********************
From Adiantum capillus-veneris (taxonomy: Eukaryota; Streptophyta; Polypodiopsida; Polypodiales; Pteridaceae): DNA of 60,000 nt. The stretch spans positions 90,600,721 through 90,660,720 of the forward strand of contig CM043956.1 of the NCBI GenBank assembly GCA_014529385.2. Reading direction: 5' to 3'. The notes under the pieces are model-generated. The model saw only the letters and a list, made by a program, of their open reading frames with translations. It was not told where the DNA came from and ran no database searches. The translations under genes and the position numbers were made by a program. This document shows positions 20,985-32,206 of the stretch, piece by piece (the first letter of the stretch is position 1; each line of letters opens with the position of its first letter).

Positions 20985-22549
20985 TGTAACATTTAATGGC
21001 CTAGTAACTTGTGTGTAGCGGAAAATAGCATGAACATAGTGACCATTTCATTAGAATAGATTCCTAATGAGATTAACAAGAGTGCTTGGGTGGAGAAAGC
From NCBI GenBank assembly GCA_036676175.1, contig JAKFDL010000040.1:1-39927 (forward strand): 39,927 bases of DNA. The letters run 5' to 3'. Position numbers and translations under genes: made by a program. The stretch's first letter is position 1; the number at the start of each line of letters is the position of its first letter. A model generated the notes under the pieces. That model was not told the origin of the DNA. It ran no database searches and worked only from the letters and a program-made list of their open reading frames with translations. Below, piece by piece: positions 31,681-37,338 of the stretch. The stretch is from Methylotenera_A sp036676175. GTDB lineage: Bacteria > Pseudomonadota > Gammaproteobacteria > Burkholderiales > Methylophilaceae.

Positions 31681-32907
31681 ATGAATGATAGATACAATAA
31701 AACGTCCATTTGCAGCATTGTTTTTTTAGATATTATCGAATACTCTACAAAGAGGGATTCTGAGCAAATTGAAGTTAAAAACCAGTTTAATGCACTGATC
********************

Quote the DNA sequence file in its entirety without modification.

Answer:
From Adiantum capillus-veneris (taxonomy: Eukaryota; Streptophyta; Polypodiopsida; Polypodiales; Pteridaceae): DNA of 60,000 nt. The stretch spans positions 90,600,721 through 90,660,720 of the forward strand of contig CM043956.1 of the NCBI GenBank assembly GCA_014529385.2. Reading direction: 5' to 3'. The notes under the pieces are model-generated. The model saw only the letters and a list, made by a program, of their open reading frames with translations. It was not told where the DNA came from and ran no database searches. The translations under genes and the position numbers were made by a program. This document shows positions 20,985-32,206 of the stretch, piece by piece (the first letter of the stretch is position 1; each line of letters opens with the position of its first letter).

Positions 20985-22549
20985 TGTAACATTTAATGGC
21001 CTAGTAACTTGTGTGTAGCGGAAAATAGCATGAACATAGTGACCATTTCATTAGAATAGATTCCTAATGAGATTAACAAGAGTGCTTGGGTGGAGAAAGC
From NCBI GenBank assembly GCA_036676175.1, contig JAKFDL010000040.1:1-39927 (forward strand): 39,927 bases of DNA. The letters run 5' to 3'. Position numbers and translations under genes: made by a program. The stretch's first letter is position 1; the number at the start of each line of letters is the position of its first letter. A model generated the notes under the pieces. That model was not told the origin of the DNA. It ran no database searches and worked only from the letters and a program-made list of their open reading frames with translations. Below, piece by piece: positions 31,681-37,338 of the stretch. The stretch is from Methylotenera_A sp036676175. GTDB lineage: Bacteria > Pseudomonadota > Gammaproteobacteria > Burkholderiales > Methylophilaceae.

Positions 31681-32907
31681 ATGAATGATAGATACAATAA
31701 AACGTCCATTTGCAGCATTGTTTTTTTAGATATTATCGAATACTCTACAAAGAGGGATTCTGAGCAAATTGAAGTTAAAAACCAGTTTAATGCACTGATC